In real life, we all have different attitudes to responsibility for our parents, family, friends, work and school. In your play, you as the playwright, encourage people to seize the opportunity at the end of the war and give them a chance to build a better, more caring society. For example, just before the Inspector walks in to the Birling household unexpectedly, he creates a dramatic effect by his statement and the use of dramatic irony shocks the audience. The dramatic irony is Mr Birling who states that the Titanic will not sink (which actually famously sunk on its maiden voyage) and there will never be a World War as he states but actually the audience of 1945 had been through two World Wars “the world’s developing so fast that it’ll make war impossible if we do not adopt your message of responsibility to each other”.
I loved the ending of the play. The ending leaves the audience on a cliff-hanger. Just when the family had started to feel that there had been no inspector coming to speak to them about a suicide, the final telephone call is heard and announces that a real inspector is on his way to ask questions about a young girl’s suicide. The tension comes back flooding in. It is a surprising final twist.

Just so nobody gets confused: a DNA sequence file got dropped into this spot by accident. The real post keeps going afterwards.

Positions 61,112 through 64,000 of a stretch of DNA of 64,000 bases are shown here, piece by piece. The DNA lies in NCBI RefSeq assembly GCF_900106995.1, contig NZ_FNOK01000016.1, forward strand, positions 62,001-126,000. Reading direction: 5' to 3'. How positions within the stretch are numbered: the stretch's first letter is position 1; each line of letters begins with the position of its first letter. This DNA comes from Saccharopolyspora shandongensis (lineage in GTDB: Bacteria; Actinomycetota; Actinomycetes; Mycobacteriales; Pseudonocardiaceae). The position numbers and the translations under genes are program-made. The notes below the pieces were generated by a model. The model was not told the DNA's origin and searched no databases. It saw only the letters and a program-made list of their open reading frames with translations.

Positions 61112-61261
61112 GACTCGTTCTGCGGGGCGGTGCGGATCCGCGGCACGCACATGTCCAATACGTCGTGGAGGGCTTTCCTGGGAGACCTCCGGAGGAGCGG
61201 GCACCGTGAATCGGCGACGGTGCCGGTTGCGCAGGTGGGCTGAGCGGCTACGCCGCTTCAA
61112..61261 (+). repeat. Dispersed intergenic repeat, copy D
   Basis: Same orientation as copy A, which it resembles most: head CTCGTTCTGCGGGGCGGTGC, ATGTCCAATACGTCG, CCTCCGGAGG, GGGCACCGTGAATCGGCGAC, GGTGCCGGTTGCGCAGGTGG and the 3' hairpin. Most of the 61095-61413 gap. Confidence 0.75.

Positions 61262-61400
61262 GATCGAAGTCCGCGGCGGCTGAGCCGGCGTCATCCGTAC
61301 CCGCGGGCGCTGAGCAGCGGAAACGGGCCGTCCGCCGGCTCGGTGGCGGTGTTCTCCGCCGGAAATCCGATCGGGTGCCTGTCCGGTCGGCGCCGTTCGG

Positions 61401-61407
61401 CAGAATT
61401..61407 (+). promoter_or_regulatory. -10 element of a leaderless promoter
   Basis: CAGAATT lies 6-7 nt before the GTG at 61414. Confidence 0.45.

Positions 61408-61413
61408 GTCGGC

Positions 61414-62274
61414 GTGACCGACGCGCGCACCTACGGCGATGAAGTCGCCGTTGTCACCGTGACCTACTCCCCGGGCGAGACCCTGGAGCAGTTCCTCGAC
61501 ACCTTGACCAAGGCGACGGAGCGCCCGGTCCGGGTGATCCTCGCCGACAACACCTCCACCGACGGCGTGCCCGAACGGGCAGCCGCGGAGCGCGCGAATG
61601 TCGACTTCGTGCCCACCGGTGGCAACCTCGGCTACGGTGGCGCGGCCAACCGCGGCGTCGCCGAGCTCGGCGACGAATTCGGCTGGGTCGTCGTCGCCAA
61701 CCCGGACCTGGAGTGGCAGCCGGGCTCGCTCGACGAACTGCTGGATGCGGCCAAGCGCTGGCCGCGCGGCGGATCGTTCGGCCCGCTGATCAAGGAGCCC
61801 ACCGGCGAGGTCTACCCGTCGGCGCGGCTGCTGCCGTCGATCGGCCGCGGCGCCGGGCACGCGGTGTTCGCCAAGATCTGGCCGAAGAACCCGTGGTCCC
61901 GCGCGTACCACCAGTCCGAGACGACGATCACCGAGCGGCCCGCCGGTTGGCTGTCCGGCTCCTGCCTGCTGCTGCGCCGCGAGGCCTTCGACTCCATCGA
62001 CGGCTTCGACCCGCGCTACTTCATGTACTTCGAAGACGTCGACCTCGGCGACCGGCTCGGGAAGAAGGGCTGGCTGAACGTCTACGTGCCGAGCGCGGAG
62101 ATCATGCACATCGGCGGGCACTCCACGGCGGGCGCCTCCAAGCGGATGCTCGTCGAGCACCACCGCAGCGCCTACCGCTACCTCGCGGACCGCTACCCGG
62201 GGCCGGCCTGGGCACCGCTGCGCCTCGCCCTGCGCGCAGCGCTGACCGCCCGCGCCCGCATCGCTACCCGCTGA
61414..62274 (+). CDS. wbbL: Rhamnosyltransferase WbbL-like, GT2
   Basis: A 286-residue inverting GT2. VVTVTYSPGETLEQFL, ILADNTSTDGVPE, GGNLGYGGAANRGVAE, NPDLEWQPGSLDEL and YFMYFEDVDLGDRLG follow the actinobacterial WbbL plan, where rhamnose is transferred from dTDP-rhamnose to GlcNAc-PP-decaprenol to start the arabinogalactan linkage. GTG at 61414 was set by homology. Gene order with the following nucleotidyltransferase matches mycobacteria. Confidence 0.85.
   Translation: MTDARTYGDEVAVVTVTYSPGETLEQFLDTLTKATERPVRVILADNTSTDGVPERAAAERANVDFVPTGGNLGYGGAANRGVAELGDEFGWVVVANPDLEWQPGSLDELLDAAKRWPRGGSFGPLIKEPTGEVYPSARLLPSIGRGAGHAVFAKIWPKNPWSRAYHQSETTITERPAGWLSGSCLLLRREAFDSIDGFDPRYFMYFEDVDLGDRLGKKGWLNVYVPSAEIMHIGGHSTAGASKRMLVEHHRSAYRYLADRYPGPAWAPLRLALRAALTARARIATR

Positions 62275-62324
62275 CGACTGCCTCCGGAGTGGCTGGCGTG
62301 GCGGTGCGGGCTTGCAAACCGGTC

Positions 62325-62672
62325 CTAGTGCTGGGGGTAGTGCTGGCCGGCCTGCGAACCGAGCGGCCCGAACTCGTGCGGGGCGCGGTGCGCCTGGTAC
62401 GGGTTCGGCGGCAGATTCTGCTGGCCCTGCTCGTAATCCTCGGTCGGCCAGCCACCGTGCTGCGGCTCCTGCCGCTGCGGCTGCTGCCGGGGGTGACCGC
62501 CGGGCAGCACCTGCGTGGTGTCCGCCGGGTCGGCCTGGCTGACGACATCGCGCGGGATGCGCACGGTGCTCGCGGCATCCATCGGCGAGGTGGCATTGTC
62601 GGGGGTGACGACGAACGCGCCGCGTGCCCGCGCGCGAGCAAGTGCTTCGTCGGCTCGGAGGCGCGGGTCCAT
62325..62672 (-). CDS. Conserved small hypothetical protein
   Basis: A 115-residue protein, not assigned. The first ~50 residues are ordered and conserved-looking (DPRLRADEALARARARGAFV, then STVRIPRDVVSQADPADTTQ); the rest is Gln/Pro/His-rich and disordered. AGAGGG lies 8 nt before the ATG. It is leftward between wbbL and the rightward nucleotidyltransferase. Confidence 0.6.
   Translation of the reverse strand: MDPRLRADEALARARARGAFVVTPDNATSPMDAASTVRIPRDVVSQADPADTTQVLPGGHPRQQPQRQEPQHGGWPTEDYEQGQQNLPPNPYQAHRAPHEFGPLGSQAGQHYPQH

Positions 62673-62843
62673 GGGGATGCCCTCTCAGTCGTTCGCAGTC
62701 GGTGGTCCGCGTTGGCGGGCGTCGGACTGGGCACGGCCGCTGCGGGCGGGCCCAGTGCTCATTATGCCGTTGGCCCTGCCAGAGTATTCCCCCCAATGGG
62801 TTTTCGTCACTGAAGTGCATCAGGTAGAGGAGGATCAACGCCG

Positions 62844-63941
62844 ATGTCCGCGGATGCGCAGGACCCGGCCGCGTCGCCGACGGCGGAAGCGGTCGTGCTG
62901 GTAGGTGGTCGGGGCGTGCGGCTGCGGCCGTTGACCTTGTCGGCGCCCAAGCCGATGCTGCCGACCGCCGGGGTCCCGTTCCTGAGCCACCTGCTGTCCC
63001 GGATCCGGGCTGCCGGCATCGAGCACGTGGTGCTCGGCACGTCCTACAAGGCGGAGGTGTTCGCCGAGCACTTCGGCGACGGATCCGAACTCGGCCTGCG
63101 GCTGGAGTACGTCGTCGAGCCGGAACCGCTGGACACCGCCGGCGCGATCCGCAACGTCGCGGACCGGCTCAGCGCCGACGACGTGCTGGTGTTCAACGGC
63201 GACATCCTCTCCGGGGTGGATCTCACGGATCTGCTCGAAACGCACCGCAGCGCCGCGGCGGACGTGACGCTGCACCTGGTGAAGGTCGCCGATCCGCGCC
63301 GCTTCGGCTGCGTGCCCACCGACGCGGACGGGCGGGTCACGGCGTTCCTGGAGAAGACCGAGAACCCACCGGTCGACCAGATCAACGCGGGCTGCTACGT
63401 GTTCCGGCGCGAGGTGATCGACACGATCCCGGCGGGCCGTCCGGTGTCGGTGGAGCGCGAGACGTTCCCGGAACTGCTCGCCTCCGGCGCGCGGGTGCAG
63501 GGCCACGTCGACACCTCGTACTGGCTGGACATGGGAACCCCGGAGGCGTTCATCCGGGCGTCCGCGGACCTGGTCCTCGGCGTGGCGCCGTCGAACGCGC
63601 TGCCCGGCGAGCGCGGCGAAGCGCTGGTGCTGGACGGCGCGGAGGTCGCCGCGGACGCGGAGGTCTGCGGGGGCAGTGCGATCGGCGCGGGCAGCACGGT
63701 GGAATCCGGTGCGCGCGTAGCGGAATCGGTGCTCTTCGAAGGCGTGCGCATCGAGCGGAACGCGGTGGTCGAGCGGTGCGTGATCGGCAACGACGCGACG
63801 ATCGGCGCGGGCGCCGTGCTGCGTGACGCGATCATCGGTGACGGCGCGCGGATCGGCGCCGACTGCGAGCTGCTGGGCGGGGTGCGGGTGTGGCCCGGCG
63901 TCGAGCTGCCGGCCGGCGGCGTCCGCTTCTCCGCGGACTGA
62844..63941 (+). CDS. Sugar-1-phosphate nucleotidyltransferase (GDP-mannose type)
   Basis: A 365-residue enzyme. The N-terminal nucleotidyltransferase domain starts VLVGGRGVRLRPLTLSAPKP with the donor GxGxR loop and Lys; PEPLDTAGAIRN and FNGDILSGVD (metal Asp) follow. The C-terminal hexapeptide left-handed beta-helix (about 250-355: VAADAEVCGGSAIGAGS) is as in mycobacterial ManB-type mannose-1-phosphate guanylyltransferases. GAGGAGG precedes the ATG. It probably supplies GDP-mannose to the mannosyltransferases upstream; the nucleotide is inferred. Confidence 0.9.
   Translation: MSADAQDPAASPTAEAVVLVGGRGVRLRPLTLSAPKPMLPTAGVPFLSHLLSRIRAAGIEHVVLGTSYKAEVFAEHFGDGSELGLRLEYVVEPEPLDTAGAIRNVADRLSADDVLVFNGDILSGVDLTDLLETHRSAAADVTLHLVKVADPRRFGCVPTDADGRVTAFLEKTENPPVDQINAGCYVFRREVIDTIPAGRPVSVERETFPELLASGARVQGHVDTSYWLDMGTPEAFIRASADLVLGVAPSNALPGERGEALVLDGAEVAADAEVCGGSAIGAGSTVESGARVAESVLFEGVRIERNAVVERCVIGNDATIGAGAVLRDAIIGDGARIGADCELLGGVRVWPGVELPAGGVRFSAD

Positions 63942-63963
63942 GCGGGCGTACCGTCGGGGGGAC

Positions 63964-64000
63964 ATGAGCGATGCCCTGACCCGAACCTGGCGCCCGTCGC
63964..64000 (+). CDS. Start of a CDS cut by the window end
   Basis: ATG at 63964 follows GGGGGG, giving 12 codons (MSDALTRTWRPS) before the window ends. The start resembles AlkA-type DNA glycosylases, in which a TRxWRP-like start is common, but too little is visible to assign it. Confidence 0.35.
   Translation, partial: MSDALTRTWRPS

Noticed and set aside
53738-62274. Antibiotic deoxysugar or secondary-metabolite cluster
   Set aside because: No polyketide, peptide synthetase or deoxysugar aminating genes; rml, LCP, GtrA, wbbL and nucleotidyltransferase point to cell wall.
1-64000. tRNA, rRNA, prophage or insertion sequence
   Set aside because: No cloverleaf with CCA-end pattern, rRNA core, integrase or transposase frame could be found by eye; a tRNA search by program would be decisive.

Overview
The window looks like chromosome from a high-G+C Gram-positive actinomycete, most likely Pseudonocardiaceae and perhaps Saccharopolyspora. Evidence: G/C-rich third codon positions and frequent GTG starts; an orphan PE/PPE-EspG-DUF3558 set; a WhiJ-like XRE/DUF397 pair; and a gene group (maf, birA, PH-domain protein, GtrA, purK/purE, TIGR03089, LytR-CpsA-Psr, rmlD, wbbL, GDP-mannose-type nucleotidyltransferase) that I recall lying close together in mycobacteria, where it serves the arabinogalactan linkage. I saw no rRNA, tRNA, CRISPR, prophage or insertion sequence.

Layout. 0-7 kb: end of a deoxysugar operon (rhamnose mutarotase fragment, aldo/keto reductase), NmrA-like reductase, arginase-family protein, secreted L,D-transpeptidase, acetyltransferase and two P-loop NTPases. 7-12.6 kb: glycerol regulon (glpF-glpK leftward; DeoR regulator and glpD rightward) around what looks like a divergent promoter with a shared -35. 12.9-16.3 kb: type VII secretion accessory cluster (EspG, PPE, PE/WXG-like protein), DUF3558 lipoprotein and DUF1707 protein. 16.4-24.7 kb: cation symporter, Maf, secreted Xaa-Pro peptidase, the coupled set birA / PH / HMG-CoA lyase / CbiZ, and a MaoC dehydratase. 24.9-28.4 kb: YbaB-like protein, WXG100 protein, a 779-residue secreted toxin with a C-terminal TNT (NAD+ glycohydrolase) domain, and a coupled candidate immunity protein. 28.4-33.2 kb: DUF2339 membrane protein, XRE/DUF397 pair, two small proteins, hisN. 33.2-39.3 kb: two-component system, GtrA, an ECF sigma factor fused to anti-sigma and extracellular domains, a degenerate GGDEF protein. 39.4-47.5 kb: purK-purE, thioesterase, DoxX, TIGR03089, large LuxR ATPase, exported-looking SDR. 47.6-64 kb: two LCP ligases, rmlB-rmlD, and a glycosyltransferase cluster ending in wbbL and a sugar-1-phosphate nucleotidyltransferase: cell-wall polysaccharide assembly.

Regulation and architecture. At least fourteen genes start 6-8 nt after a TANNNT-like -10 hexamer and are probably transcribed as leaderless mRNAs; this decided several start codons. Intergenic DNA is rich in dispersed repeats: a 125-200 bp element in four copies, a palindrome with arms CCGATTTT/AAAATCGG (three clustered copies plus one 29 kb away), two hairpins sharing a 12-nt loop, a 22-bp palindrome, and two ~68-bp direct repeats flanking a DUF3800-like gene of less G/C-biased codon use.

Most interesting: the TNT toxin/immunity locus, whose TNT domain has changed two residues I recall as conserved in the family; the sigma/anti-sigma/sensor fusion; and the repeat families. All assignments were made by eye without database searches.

I was inspired to produce my own version of the play after having seen the National Theatre Production of ‘An Inspector Calls’. I particularly liked the use of music because it created an effective atmosphere. I also liked the use of lighting because it is very attractive; the lighting involves the audience into the play.
There are two dramatic devices used in this version: One is the setting; the setting is a dramatic device as you have described the key setting such as Mr Birling’s house in detail. The house opens up like a doll’s house, we can hear the voices of the actors inside which creates an eeriness. The Inspector is in the street outside speaking, with children walking around as though they were homeless. The Inspector was dressed up in dark suit with an overcoat. Lighting also makes an effect as it reflects the mood of the play.